Students, Faculty to be Tested After Active Tuberculosis Case Reported at Fowler High School

Nov 15, 2017

Knowing the symptoms of TB are key to knowing if you should get tested.
Credit cdc.gov

The Onondaga County Health Department is preparing to test about 100 people at Fowler High School Friday who may have come into close contact with someone who has an active case of Tuberculosis.  Officials say, however, there’s virtually no risk of exposure to the general public.  

County health officials say the person has been ill for several weeks and often returned to school.  The person was ultimately hospitalized with pneumonia, and diagnosed with TB.   Health commissioner Dr. Indu Gupta says her office was informed, and they’ve launched their investigation.

"Whether it's family, friends, social connections, we trace the whole path, and we find every individual who may have been exposed.  Not everyone will have had the same exposure, so we will end up testing a finite number of people."

She says consent forms for the TB skin test are being sent out to about 100 select faculty, staff, and students.   But county medical director Dr. Quoc Nguyen says the criteria for exposure go beyond casual contact. 

The two different types of TB determine the course of treatment. TB disease is sometimes called "Active TB."
Credit cdc.gov

"You have to be in the same airspace that's not well-ventilated for hours.  Even if you are in the same cafeteria with this person eating your lunch, the risk is almost zero.  So, people in the community are not at risk at all."

In fact, only about five to 10 percent of those exposed actually develop Tuberculosis.  TB is an airborne, bacterial infection spread when a person coughs, speaks, laughs, sings, or sneezes into the air and the germs are inhaled by others.  Symptoms include a persistent cough, feeling weak or tired, weight loss, and low grade fever.  Active TB can be treated and cured by antibiotics, but Dr. Gupta says recovery is a week’s long process.  She says TB is not spread by shaking hands, sharing food or drink, or even sharing a toothbrush…unlike other illnesses that might be going around.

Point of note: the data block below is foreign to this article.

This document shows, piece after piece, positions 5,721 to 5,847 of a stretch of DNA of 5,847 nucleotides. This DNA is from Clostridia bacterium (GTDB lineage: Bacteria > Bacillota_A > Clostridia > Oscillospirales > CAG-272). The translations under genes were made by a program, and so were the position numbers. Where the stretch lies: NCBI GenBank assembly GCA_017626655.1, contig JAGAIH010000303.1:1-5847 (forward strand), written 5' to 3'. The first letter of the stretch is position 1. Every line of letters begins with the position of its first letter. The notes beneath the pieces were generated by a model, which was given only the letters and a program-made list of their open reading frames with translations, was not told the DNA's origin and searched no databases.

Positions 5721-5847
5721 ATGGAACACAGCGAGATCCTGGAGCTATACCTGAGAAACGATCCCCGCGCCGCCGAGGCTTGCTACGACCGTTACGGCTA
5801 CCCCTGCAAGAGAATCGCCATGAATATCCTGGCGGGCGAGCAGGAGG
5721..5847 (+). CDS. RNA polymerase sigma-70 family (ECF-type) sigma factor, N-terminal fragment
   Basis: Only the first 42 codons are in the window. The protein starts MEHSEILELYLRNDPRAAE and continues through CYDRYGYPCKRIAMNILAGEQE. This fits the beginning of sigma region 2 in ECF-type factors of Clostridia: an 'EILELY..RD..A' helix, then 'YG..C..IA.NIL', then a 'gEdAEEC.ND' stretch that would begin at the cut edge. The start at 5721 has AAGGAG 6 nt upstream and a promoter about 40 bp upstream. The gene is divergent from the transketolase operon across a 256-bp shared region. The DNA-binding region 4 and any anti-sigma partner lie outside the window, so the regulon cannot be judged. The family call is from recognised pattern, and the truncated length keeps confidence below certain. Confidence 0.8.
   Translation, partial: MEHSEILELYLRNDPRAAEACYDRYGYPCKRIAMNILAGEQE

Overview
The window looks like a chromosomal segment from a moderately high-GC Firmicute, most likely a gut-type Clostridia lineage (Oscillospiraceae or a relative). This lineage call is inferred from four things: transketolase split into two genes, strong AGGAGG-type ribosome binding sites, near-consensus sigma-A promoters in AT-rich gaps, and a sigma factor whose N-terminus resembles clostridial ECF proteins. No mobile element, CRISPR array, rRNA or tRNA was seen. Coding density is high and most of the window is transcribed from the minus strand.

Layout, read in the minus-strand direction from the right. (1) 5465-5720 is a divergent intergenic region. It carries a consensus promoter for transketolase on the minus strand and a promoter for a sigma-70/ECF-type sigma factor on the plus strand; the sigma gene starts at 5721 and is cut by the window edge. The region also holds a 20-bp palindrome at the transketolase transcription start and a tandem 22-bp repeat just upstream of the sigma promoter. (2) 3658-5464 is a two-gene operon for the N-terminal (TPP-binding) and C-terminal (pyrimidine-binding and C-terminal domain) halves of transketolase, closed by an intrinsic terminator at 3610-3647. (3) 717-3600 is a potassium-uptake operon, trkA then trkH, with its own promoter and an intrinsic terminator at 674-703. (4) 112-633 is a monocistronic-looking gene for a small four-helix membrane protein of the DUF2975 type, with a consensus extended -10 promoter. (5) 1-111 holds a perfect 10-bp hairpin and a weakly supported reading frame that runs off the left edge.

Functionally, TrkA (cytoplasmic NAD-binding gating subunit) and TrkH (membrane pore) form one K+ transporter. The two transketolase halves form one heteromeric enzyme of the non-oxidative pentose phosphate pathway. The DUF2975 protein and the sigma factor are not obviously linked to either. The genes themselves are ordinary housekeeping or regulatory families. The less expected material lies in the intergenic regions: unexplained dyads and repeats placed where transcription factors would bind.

"You are in the season where people get the common cold, pneumonia, flu..there are many causes of coughing and sneezing.  At the same time, we are very cognizant of this concern because we have an active case of TB.  That's the biggest reason for testing, but it should not be thrown out to everyone."

Gupta says that’s why they’re zeroing in on about 100 people.  She’s urging parents to sign and return the consent form in order for the county to conduct testing Friday at Fowler.  Officials are not disclosing the identity of the infected person, or even if it's a student or faculty member.  They say the protection is needed so those who were exposed feel comfortable coming forward for testing.